The Venus fly trap (Dionaea muscipula) occurs in parts of North Carolina and South Carolina. Due to overcollecting, the plant has been declared threatened with endangerment in its native habitat. A herbaceous wetland perennial, Venus fly traps grow in wetlands and are widely coveted as a houseplant. The small carnivorous plant captures unwitting prey in its clam-shell foliage to collect much-needed nutrients.
The Venus fly trap grows to 4 to 6 inches in height. Its foliage grows in a rosette shape. Leaves appear as a soft green stem with a clam-shell-shaped trap protruding from the end. The trap's interior often appears red or yellow. The ends of the leaf blades produce a sweet nectar to lure insects to the clam-shell traps. The Venus fly trap grows from small, white rhizomes.
The clam-shell traps have small hairs protruding from their outer edges. These hairs alert the plant to prey. When the leaves are brushed, the plant clamps shut to trap the unsuspecting insect within its depth. The plant knows the difference between an insect or a leaf. If the clam-shell is triggered shut by a leaf, it promptly opens back up and expels the unwanted meal.
Once the Venus fly trap catches an insect, it begins to secrete a digestive enzyme within the trap. The enzyme breaks down the insect over the course of three to five days so the plant is able to digest the nutrients. Once the insect is completely digested, the clam-shell reopens.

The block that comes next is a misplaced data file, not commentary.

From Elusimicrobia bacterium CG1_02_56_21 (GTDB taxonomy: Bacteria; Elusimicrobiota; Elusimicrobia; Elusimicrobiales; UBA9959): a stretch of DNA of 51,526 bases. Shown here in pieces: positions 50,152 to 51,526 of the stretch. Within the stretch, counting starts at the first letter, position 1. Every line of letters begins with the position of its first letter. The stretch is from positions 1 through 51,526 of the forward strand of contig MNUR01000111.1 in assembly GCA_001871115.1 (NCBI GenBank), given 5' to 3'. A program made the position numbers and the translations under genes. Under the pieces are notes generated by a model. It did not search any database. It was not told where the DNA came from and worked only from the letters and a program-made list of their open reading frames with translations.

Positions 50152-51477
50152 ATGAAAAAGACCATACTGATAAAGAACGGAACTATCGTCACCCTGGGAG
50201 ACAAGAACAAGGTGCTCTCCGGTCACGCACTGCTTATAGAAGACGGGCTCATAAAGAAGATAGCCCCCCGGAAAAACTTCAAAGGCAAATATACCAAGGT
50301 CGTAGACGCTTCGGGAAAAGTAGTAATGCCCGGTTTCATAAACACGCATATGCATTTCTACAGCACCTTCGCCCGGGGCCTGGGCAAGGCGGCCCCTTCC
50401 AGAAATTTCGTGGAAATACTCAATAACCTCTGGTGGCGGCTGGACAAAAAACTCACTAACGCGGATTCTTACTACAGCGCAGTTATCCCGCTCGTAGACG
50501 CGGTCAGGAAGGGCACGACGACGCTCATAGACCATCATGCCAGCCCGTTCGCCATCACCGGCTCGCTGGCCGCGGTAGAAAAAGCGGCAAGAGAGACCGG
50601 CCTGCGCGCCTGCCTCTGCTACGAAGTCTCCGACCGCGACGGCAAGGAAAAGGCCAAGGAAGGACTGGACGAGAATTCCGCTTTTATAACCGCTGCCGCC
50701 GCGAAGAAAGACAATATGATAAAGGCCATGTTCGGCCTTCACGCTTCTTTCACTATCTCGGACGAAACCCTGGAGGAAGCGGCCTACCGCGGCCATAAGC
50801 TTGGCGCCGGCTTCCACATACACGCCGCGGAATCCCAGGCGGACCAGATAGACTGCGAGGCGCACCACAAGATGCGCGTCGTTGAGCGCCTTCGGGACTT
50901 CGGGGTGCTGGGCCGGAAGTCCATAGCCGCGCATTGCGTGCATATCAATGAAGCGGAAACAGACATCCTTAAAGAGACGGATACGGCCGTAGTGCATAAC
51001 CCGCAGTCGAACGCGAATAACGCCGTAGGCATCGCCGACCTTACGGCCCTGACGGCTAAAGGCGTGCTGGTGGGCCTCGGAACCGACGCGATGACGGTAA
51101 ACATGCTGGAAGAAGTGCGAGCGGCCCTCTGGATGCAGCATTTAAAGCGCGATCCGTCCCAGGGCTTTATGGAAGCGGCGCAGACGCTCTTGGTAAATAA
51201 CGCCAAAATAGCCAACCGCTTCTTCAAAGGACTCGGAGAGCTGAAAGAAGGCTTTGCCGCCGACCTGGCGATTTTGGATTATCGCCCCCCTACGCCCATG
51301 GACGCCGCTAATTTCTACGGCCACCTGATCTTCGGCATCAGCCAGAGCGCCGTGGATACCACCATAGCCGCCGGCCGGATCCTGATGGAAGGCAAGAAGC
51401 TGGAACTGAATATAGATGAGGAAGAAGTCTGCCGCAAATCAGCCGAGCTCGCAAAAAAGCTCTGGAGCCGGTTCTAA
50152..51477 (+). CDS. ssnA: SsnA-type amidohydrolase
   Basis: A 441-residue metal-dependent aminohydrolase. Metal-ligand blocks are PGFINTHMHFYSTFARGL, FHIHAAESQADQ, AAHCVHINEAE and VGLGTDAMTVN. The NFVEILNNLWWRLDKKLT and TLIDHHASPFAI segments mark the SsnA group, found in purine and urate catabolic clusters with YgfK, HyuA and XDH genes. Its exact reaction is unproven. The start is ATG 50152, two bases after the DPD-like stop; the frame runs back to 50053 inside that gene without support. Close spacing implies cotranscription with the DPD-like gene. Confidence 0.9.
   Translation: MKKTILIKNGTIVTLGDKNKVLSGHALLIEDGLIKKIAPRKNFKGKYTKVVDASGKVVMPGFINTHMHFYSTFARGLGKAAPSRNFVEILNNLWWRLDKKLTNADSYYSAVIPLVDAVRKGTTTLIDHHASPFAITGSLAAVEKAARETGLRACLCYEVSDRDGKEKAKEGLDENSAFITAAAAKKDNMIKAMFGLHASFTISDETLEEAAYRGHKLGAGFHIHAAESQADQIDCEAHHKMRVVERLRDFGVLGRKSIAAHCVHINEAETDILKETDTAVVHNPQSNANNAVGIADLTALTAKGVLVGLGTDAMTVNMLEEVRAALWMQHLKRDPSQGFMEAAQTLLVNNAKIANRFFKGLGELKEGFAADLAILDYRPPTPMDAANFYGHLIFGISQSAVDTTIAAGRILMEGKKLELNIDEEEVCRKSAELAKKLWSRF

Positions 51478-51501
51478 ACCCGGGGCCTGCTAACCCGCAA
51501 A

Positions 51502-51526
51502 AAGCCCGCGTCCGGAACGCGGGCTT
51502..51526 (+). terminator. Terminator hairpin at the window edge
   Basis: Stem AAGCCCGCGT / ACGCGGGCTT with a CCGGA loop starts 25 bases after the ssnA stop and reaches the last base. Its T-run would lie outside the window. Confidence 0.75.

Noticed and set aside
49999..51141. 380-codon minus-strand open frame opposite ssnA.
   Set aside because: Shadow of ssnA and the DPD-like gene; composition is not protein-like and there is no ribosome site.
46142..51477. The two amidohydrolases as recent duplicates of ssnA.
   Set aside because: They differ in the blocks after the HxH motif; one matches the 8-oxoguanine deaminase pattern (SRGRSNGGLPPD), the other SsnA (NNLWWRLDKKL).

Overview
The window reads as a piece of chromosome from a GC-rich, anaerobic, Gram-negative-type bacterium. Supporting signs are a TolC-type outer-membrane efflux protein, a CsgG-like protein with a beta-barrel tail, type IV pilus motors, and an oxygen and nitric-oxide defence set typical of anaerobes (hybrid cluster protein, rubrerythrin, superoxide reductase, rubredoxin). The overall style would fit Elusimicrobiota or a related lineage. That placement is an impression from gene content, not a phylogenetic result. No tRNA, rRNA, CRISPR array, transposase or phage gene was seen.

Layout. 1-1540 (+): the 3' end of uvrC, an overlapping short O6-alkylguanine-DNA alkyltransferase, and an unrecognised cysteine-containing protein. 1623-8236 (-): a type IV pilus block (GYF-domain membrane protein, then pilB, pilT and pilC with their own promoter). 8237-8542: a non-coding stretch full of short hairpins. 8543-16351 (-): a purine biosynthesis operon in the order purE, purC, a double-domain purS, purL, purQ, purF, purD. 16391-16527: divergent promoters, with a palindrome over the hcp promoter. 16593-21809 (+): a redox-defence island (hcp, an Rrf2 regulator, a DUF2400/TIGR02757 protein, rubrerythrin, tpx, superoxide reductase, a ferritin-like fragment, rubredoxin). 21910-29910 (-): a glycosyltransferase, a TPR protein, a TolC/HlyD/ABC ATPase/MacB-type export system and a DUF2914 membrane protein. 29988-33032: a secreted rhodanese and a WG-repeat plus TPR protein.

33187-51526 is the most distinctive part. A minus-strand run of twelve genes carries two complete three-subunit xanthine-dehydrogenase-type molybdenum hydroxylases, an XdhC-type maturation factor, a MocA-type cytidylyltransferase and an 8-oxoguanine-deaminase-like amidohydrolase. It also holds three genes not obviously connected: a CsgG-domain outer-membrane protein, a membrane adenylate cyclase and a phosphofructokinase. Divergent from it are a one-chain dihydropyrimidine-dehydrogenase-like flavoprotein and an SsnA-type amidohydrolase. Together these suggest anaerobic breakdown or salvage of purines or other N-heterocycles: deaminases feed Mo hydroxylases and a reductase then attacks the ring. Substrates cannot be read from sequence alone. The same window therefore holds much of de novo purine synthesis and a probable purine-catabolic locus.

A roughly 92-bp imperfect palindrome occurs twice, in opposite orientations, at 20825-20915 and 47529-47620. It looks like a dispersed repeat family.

In its wild habitat, the Venus fly trap lives only in a location that offers 80 percent humidity. It requires constantly moist soil and is unable to withstand even a short period of drought. The plant thrives in full sunlight.
The Venus fly trap is widely marketed as a houseplant but requires very specialized care to survive in domestic cultivation. To live for an extended time period out of its natural habitat, the plant requires care in a greenhouse or terrarium and will rarely live in a house environment for more than a few months.
In May and June the Venus fly trap produces small, white blossoms. Seed pods appear six to eight weeks after flowering and contain tiny, black seeds. The seeds germinate easily once placed in substrate. The Venus fly trap does not begin flowering until it reaches three to four years of age. The plant can also be propagated with leaf cuttings and root division.